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Work is mandatory than school to feed my mum: Kid





Work is mandatory than school to feed my mum: Kid

May 27, 2015 - 19:28

QALA-E-NAW (Pajhwok): A number of workers to protect children rights in northwestern Badghis province complain about the miserable plight of children, alleging the government and NGOs of turning their back to protect children rights.

Noor Mohammad, a seven-year-old kid who like many other children collects plastic bags from rubbles in Badghis to eke out livelihood for his family, said he spent most of his day searching for plastics in wastes.

Wearing shabby clothes, he said he had no time for school or playing with other kids. “My father is jobless and I have to collect plastic and sell them to earn for my family,” he said while working under scorching sun.

Noor Mohammad said his father worked as a daily wager before but now he could not find any job. His father urged him to collect plastic from bazaar. “I’m not at school, but if my father gets a job I’ll go to school. I want to play on the streets like other boys, but…,” he said in choking voice.

“My clothes stink. Some boys who go to school and see me like this, laugh at me,” he complained. He has been collecting plastic since last one year. He said he was selling big plastic bottles up to four afs and smaller bottles at one afs.

Along with Noor Mohammad there are hundreds of other children who work on the streets on daily basis, collecting plastics and soft drink empty bottles.

Shah Zaman, 12, said he had been collecting empty canes for the last two years. His father has passed away and he lives with his mother and younger brother in Shamal Darya locality of Qala-e-Naw.

He said originally he was from Maqur district, but due to insecurity they had moved to the city. As a kid he already has huge responsibility of taking care of his family.

“I have to work. I can’t go to school or study. I want to go to school but who will feed my mum and my brother,” he questioned.

Shah Zaman said he earned 3,000 afs per month through collecting canes. He could not even imagine not working and going to school at this situation, he said. He said his condition would change for better if the government helped his family.

Abdul Sami, 13, who goes to school and works at a workshop, said he earns 2,000 afs per month and uses it for his school expenses.

He complained about the hard and tiring work, saying that some days he worked until 10:00 pm late night.

He said his father is dead and his other brothers were also doing the same jobs. These children asked the government and aid organizations to help them in solving their problems. No organization has so far helped them, they said.

Public works and social affairs director Mohammad Naim Malimzada said that the number of working children in Ghorinfo-icon City and districts have been increased this year as compared to the past.

No surveys have so far done in the province to find out exact number of working children, he said, adding the children there currently faced 23 kinds of different challenges. He said that the United Nations Children's Fund (UNICEF) would launch survey next week in the province to identify the number of working and begging children.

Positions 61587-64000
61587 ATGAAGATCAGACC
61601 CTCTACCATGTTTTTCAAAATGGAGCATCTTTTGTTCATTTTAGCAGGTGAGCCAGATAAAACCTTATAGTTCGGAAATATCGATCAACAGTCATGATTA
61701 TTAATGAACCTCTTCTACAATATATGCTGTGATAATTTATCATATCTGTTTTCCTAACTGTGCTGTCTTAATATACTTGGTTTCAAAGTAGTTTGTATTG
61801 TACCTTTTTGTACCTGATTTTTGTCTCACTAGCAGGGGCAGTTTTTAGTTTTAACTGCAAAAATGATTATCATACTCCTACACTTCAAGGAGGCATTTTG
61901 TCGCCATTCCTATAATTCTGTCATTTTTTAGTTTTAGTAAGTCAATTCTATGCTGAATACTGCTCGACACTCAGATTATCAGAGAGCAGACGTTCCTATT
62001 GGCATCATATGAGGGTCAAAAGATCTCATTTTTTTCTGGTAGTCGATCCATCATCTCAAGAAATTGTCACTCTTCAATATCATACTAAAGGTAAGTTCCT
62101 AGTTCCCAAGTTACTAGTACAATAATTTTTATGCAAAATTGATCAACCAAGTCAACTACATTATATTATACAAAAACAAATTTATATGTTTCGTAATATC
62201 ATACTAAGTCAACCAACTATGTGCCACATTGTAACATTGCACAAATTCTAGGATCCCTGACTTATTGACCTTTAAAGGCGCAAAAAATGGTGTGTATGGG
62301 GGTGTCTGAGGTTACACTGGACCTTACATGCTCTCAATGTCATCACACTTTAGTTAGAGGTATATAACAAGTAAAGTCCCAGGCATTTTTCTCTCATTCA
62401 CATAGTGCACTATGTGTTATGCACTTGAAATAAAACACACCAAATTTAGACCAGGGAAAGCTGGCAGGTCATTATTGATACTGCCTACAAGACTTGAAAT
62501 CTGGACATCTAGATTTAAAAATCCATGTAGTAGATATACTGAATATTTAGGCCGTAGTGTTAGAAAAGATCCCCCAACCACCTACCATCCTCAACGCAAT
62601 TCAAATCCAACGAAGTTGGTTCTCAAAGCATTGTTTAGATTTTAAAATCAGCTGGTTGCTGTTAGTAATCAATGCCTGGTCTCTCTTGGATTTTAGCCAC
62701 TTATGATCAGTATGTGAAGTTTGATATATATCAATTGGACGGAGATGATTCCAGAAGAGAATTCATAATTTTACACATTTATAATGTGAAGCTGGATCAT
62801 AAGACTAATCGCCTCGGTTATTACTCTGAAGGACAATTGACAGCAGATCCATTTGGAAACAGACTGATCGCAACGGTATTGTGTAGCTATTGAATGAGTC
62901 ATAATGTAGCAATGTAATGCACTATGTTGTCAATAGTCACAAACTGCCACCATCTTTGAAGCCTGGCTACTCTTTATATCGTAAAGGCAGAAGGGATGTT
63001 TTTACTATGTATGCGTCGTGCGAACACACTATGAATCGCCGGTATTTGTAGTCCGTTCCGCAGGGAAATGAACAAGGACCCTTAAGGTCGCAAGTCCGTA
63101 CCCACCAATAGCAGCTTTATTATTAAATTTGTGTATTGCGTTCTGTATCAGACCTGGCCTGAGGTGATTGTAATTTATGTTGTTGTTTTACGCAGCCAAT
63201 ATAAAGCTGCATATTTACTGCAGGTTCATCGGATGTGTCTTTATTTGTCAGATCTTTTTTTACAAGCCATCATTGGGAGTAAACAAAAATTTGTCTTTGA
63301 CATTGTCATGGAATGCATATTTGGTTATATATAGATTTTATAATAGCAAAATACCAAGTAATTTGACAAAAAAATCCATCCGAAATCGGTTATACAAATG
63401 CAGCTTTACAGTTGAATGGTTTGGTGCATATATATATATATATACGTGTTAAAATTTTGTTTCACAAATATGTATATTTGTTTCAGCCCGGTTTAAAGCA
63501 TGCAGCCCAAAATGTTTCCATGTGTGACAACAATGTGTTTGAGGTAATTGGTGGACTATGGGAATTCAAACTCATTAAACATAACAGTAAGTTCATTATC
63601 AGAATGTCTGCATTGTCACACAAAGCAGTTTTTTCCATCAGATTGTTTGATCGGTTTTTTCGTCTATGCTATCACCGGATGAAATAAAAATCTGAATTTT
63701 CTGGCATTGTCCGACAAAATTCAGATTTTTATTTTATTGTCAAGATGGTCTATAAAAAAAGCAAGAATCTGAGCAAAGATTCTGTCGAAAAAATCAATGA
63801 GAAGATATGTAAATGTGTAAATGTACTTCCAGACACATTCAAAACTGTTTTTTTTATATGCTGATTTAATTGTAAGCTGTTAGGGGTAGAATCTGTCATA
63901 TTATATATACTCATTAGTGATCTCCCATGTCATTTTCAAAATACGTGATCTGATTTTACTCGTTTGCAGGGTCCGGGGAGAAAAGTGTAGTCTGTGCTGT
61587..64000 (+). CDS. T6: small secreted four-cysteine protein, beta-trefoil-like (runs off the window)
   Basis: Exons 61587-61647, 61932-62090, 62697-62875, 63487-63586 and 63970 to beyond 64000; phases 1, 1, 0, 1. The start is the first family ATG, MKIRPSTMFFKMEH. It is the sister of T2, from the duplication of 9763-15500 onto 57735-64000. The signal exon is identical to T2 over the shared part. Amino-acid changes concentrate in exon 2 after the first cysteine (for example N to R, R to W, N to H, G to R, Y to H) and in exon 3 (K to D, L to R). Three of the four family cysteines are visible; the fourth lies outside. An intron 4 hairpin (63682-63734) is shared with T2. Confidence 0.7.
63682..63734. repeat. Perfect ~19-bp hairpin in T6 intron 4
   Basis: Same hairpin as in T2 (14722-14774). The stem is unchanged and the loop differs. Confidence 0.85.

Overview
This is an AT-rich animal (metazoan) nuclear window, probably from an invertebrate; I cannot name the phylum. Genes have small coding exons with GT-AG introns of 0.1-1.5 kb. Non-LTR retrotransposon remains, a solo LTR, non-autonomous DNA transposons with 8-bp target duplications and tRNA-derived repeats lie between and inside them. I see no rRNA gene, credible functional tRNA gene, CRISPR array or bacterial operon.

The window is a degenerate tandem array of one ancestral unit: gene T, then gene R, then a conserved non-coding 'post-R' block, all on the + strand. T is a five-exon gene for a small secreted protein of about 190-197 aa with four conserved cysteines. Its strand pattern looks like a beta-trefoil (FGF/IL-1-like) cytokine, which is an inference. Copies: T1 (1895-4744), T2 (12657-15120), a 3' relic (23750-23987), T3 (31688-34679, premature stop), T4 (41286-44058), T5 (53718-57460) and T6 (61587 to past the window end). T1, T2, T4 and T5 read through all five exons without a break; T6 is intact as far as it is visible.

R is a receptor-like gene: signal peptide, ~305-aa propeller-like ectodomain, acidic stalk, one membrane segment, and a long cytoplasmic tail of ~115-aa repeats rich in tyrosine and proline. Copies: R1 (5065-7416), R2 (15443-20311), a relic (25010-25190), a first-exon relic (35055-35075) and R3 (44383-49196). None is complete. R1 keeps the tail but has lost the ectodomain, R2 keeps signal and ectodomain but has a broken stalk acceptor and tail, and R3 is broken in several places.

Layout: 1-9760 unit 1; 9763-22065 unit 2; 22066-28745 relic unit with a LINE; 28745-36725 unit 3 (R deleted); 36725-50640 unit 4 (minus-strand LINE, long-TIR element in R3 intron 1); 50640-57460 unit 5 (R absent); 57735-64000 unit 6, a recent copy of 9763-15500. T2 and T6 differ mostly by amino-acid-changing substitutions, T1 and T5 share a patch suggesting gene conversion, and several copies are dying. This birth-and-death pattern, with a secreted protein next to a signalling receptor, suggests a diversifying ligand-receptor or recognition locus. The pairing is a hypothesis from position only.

Malimzada added that some children were forced by their families to work hard and feed their families. “Some children are professional beggars, the number of these children would identify in the survey,” he said.

He said that the working or begging children were not given any aid in any way so far, but they would be given aid after the planned survey was completed.

Currently 120 orphans and homeless children were being kept in orphanages and provided with educationinfo-icon up to third grade of primary school, Malimzada added.

Public Works and Social Affairs Director Mohammad Naim Malimzada added that the Children’s Support Network (CSN) was currently active in the provincial capital and in Qadas, Maqur and Abkamari districts where it sensitized parents on their children’s rights and encouraged them to send their children to schools.

Most of the children in informal labor/working on daily wages and in beggary were prevented by their parents to get education, Malimzada said.

Deputy Education Director Abdullah Mashkwani also said that some families preferred their children to work instead of going to school because of their economic problems.

The education department is working to establish primary schools in Abkamari, Qadas and Maqur districts of the province with the support of UNICEF, he said, adding the department also plans to open similar schools in Jwand and Bala Murghab districts where security situation is less stable.

Not only in Ghor, but the children in the capital Kabulinfo-icon and other provinces also were in heavy works. According to the ministry of Public Works and Social Affairs, around 6.5 million children in Afghanistaninfo-icon faced different challenges.

International Human Rights Convention provides for protection of children from all kinds of laborious/hardcore work and provide for their right to education.



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